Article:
“How did Yukon Gold potatoes get their name?”

Yukon Gold seed potatoes available from the McKenzie Seed Company. (Photo: McKenzie Seed Company)

Yukon Gold seed potatoes available from the McKenzie Seed Company. (Photo: McKenzie Seed Company)

Happy Monday!

Thanks for sticking with me through my potato obsession. The good news is I’ve only got one question about potatoes left, and it’s a short one.

Learning that miners during the Klondike Gold Rush of 1896-99 valued potatoes so highly for their scurvy-fighting powers that they paid for them in gold made me wonder if that was how the Yukon Gold potato got its name. (Because it took place in the Yukon region of Canada, the Klondike Gold Rush is also commonly called the Yukon Gold Rush.)

Eh, not exactly. At least not directly.

Turns out the Yukon Gold potato wasn’t even around for the Klondike Gold Rush. A plant biologist named Gary Johnston developed it during the 1960s and 1970s by crossing a white potato from North Dakota called the Norgleam with a wild yellow-fleshed potato from South America.

When the new potato was finally ready to market in 1980, Gary Johnston named his hybrid the “Yukon” after the region where the gold rush had taken place. His associate, Charlie Bishop, suggested that they add the word “Gold” to remind consumers of its yellow flesh. The Yukon Gold was the first Canadian-bred potato to be marketed and distributed by name.

Now, if you’ll excuse me, I would like to resume a normal relationship with the potato. You know, the sort of relationship in which I think about potatoes only in terms of how many I will need to mash up to feed everyone at Thanksgiving dinner.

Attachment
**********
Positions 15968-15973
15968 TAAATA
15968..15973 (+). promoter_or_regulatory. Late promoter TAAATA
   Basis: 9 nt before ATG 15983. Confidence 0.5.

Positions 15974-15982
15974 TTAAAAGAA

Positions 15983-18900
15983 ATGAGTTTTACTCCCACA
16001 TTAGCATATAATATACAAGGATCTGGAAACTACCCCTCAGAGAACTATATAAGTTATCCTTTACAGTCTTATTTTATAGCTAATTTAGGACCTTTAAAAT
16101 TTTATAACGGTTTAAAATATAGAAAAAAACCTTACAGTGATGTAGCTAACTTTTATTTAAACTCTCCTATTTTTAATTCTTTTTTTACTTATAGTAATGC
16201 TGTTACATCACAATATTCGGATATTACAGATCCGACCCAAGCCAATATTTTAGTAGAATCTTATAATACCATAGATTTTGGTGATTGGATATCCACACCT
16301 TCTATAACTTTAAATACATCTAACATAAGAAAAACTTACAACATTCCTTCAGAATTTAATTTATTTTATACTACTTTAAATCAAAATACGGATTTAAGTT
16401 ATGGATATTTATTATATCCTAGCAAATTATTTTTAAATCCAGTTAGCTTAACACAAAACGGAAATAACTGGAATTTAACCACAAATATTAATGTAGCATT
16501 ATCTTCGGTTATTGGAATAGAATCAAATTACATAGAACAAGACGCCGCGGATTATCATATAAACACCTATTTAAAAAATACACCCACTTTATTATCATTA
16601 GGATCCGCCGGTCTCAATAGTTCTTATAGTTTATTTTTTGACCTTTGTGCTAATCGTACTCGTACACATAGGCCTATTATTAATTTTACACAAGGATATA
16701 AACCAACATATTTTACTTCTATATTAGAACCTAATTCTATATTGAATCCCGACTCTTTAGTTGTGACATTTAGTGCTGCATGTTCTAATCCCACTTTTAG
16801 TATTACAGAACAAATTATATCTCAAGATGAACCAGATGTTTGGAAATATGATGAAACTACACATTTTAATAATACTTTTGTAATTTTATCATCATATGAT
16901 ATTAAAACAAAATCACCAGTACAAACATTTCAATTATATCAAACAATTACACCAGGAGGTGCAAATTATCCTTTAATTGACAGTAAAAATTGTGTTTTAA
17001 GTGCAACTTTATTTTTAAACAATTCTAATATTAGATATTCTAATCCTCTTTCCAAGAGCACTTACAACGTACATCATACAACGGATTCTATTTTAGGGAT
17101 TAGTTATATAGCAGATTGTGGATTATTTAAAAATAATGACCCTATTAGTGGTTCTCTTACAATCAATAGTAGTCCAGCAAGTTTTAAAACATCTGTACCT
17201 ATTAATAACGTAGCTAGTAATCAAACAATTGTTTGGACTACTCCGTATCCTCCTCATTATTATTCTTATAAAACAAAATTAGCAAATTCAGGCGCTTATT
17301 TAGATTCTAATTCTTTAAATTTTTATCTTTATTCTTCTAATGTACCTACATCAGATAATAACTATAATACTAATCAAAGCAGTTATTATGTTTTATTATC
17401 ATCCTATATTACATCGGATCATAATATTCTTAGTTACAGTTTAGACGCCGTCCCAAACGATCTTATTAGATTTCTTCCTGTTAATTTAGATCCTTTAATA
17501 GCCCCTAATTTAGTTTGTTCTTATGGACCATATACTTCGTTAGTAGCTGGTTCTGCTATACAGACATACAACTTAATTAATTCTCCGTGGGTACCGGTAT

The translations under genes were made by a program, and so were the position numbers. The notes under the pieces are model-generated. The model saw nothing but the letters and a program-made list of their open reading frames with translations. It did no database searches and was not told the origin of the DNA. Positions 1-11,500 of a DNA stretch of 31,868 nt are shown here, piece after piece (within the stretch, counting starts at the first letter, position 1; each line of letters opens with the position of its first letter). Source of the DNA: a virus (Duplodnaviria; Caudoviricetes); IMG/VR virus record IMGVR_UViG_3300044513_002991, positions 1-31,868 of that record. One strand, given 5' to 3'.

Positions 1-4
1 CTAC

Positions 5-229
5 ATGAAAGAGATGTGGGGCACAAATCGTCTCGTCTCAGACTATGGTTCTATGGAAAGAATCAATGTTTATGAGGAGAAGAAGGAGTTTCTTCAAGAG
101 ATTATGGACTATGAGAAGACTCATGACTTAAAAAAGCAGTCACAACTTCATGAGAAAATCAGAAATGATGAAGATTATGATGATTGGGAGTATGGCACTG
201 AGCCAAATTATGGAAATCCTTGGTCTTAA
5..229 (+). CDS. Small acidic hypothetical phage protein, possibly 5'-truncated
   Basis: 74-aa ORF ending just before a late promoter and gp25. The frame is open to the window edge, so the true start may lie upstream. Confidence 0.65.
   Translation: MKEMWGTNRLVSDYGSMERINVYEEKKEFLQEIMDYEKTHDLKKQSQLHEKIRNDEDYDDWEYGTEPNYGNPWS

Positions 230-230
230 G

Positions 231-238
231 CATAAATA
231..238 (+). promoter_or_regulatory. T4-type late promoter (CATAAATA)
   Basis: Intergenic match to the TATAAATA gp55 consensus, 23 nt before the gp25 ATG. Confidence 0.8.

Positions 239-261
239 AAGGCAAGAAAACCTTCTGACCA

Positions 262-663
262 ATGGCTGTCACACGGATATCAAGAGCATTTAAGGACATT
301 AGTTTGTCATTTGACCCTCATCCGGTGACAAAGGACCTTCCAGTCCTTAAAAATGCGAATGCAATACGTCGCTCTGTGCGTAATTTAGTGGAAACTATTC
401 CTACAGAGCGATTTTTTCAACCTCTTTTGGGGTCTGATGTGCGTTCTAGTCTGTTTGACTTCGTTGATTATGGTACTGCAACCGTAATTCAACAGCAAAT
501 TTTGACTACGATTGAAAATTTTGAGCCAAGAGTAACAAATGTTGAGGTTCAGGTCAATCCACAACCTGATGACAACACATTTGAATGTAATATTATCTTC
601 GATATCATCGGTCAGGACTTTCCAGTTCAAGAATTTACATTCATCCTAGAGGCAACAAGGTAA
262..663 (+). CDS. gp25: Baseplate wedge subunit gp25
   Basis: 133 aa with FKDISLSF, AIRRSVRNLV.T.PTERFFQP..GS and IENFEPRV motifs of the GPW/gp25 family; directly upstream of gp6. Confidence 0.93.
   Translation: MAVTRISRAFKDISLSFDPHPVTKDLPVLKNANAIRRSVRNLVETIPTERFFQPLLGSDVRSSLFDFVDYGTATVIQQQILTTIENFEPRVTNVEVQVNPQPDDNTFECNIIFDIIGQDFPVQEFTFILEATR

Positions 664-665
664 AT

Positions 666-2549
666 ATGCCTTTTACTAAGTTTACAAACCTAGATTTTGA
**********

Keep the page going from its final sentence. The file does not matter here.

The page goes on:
What happened to last week’s Friday book post? 

fr-11-2016The Nine-Year-Old and I accidentally started our weekend early last week, and I failed to post an update on her reading habits. So I poked through her backpack debris field this morning and discovered that she’s reading Rebel Genius by Michael Dante DiMartino and Lunch Witch Knee-deep in Niceness by Deb Lucke.

No word yet on whether she likes them or not. When I asked, she said she hadn’t read enough yet to tell.

Related Links: 

About Shala Howell

I spent two decades helping companies like Bell Labs, Juniper Networks, and a genetic testing company that was later acquired by CVS translate some of the world’s most complicated concepts into actionable, understandable English. Now I'm working on a much harder problem -- fostering children’s curiosity and engagement in the scientific, artistic, and linguistic world that surrounds them. The first book in my Caterpickles Parenting Series, What’s That, Mom?, focuses on how to use public art to nurture children’s curiosity in the world around them. My next book, Did Dinosaurs Have Belly Buttons?, is currently planned for release in 2018. In the meantime, you can find me blogging about life with a very curious Ten-Year-Old at Caterpickles.com, chatting about books and the writing life at BostonWriters.blog, and tweeting about books, writing, science, & things that make me smile at @shalahowell.
This entry was posted in food and tagged , , , . Bookmark the permalink.

What are you thinking?

Fill in your details below or click an icon to log in:

WordPress.com Logo

You are commenting using your WordPress.com account. Log Out / Change )

Twitter picture

You are commenting using your Twitter account. Log Out / Change )

Facebook photo

You are commenting using your Facebook account. Log Out / Change )

Google+ photo

You are commenting using your Google+ account. Log Out / Change )

Connecting to %s